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Game Developer magazine's Power 50: Programming

Gamasutra and Game Developer spotlight seven talented programmers in the game industry who've created outstanding work in the past year, championing the developers who inspire us to do better.

November 6, 2012

5 Min Read

Author: by GD mag, Gamasutra staff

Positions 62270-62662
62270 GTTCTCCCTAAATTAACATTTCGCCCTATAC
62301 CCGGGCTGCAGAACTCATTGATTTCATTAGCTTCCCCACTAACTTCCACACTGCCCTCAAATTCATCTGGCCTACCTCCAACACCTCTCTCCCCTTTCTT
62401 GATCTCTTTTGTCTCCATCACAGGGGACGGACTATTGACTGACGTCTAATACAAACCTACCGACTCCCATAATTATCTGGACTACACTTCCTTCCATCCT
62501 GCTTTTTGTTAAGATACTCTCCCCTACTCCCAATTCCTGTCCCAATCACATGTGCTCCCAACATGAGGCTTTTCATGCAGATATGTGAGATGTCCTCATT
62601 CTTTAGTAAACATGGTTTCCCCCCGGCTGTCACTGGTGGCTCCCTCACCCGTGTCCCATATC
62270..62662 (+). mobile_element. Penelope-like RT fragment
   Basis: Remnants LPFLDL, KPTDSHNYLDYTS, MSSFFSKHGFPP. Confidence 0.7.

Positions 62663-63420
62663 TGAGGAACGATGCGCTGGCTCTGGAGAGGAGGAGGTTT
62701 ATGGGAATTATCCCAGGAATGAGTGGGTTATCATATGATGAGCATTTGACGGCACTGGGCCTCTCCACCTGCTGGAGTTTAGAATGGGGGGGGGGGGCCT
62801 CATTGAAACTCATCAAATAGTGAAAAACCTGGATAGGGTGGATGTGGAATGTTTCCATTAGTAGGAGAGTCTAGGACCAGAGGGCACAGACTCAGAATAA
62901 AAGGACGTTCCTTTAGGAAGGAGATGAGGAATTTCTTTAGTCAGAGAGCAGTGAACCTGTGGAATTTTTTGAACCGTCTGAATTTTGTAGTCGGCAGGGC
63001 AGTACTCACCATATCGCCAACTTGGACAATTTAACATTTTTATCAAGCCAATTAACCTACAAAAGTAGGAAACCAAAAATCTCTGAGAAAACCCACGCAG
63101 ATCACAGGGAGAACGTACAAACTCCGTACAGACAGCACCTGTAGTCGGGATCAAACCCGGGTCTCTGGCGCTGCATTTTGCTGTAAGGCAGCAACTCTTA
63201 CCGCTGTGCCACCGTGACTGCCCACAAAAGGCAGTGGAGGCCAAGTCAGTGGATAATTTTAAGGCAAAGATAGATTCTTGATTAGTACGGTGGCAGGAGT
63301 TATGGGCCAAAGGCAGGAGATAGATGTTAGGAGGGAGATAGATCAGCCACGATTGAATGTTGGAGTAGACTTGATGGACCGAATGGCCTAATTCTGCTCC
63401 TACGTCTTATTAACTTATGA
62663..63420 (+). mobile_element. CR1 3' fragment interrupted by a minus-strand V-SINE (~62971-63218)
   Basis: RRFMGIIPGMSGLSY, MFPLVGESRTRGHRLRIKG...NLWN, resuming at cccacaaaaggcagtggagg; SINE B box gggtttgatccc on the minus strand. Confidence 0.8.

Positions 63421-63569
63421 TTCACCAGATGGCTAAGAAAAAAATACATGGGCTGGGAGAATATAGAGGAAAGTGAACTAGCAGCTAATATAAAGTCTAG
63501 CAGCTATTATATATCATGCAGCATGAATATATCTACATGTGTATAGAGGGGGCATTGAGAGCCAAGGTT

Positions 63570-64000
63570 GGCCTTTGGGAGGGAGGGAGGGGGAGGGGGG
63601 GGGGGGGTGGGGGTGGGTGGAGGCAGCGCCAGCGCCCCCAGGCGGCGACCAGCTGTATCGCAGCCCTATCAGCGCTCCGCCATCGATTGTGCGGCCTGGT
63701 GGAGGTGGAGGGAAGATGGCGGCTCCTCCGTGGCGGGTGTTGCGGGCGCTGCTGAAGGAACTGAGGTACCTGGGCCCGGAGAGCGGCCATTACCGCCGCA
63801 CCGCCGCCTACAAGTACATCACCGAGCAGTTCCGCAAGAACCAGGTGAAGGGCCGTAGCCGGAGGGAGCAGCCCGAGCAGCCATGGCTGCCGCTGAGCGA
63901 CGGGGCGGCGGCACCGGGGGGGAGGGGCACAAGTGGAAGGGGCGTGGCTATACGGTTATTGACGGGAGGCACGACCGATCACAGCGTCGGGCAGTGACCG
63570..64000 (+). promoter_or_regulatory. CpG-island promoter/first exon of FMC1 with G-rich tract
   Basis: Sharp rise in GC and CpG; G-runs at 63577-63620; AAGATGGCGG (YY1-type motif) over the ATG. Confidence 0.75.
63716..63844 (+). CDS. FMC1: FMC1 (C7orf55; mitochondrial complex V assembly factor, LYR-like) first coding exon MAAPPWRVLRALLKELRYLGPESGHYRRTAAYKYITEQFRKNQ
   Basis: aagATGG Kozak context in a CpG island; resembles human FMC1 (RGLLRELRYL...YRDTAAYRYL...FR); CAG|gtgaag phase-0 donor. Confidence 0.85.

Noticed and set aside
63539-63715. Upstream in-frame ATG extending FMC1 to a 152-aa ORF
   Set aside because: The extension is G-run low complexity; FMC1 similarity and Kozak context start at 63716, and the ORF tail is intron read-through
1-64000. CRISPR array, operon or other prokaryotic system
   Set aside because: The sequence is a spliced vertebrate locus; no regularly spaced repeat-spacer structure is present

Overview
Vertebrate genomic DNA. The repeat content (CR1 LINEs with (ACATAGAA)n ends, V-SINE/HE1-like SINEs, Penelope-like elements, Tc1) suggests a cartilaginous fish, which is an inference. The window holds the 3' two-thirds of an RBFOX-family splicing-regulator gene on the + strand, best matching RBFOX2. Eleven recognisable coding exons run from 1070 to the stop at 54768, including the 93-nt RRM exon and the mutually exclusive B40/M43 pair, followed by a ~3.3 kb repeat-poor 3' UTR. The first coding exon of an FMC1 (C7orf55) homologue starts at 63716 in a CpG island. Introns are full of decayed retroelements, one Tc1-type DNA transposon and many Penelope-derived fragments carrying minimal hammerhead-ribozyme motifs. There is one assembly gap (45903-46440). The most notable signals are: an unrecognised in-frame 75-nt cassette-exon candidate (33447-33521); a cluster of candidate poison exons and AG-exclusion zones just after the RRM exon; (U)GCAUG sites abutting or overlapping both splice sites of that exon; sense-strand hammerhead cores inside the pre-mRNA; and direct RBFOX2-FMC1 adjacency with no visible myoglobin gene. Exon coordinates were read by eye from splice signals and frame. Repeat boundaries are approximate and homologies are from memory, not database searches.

Making games may be largely a team effort these days, but that doesn't mean we shouldn't acknowledge the individuals who make outstanding contributions to the industry as well. Gamasutra and its sister site Game Developer magazine have put together a "Power 50" list of people in the game industry who have stood out for doing work in the last year that is new, different, or better. Here, we've highlighted seven talented developers who've created exemplary work with their games, engines, and frameworks, championing the programmers who inspire us to do better. We are also recognizing talented individuals in the fields of Art, Audio, Business, Design, and Evangelism in separate posts. The following names are not ranked -- they are listed alphabetically by last name. Joachim Ante Unity Technologies As we're wrapping up 2012, we've seen one very clear game-dev trend: Everybody loves Unity. Whether you're an experienced dev in a major studio tasked with throwing together a quick-and-dirty prototype, a small-time indie studio looking for an off-the-shelf 3D engine to build a game for multiple platforms, or just a hobbyist dev throwing together a fun project for a game jam, you'll probably be using Unity. Unity Technologies CTO, cofounder, core development team lead Joachim Ante has been central to that success; under Ante's leadership, Unity has blossomed into a tool that is powerful, polished, and relatively easy to use. Joachim Ante Boyd Multerer Microsoft Microsoft's XNA framework (and associated dev tool XNA Game Studio) has been something of an unsung hero for indie devs over the last console generation, and since its future is in question (XNA applications won't be included in Windows 8's Metro UI or app store), we thought it only fair to give XNA—and Xbox director of development Boyd Multerer—proper acknowledgement. XNA has made it easier for small-time indies and hobby game devs to make games and put them on Xbox 360s, Windows phones, and PCs around the world. We're fans of tech that democratizes game development, and XNA was unprecedented in terms of how available and accessible it made the Xbox 360 and Windows Phone 7 platforms. We're hoping that XNA sticks around in some form—there are a few projects out there working to adapt XNA to other platforms, which could eventually enable XNA devs to build games for Metro, Android, iOS, Mac OS, and PlayStation Mobile—but even if the worst happens and XNA falls by the wayside, we want to salute Multerer for his excellent work. Simeon Nasilowski Two Lives Left There is something to be said for programmers who work on making programming more accessible to a wider range of people. Two Lives Left's Simeon Nasilowski did just that with Codea, a newbie-friendly iPad app that lets you quickly build game prototypes with Lua (see the June/July 2012 issue of Game Developer for the review). With Codea, anyone with an iPad and $10 can start dipping their toes in the game-dev pool, and we think that's pretty cool. Niklas Smedberg Jarod Pranno Phosphor Games Unreal Engine is a great piece of tech, but we can't forget to show some love to the devs out there who make it sing—and Jarod Pranno, studio art director on Phosphor Games's mobile title Horn (pictured above) did just that. With Horn, Pranno demonstrated that Epic Games/Infinity Blade dev Chair Entertainment aren't the only ones who can make a great-looking mobile game, and we're eagerly paying attention to see what Pranno and Phosphor will be doing next. Niklas Smedberg Epic Games By now, it's no secret that the Unreal Engine can make mobile games look amazing—and some of that credit goes to Epic Games's senior engine programmer Niklas Smedberg. Between Smedberg's under-the-hood look at mobile GPUs at GDC 2012, his work on the post-process graphics effects on the Infinity Blade series, and his current work on Unreal Engine 4, it's pretty clear that if you want your mobile game to look like it came straight from a console, he's the go-to guy. Patrick Wyatt N/A Patrick Wyatt is practically the definition of "industry veteran"; between his stint at Blizzard leading the original Battle.net, cofounding Guild Wars dev ArenaNet, and more recently working as En Masse Entertainment's COO (TERA), it's hard to find an MMO that doesn't have his fingerprints on its network code. When looking at a new MMO, it's easy to overlook the underlying nuts and bolts that keep customers happy. Wyatt's work on the platform underlying TERA's account management, billing, and other functions he described to Game Developer as "all the other unsexy parts of games" has shored up many player-experience design flaws others simply consider a fact of MMO life—such as beefing up account security, filtering spam from chat, building in better analytics to improve player retention rate, and so on. Derek Yu More recently, Wyatt has been making efforts to share his knowledge on game server code by writing articles on his blog at codeofhonor.com and giving in-depth talks at the Game Developers Conference. Derek Yu Mossmouth Some games so tightly bind their programming and design together that it's hard to truly determine who deserves the credit. One such is Mossmouth's brilliant Spelunky, which released this year for Xbox Live Arcade. Spelunky's randomly generated levels are the cornerstone of the game's addictiveness—and a marvel of designer Derek Yu's algorithmic design. They're always navigable, always fun, and ever changing. You'll never complain that they weren't created—or at least not directly—by human hands. [You can subscribe to Game Developer</> magazine in physical or physical/digital combo form now.] Update: An earlier version of this article was erroneously published with only three of the seven programmers spotlighted here. The article has been updated with the additional four programmers.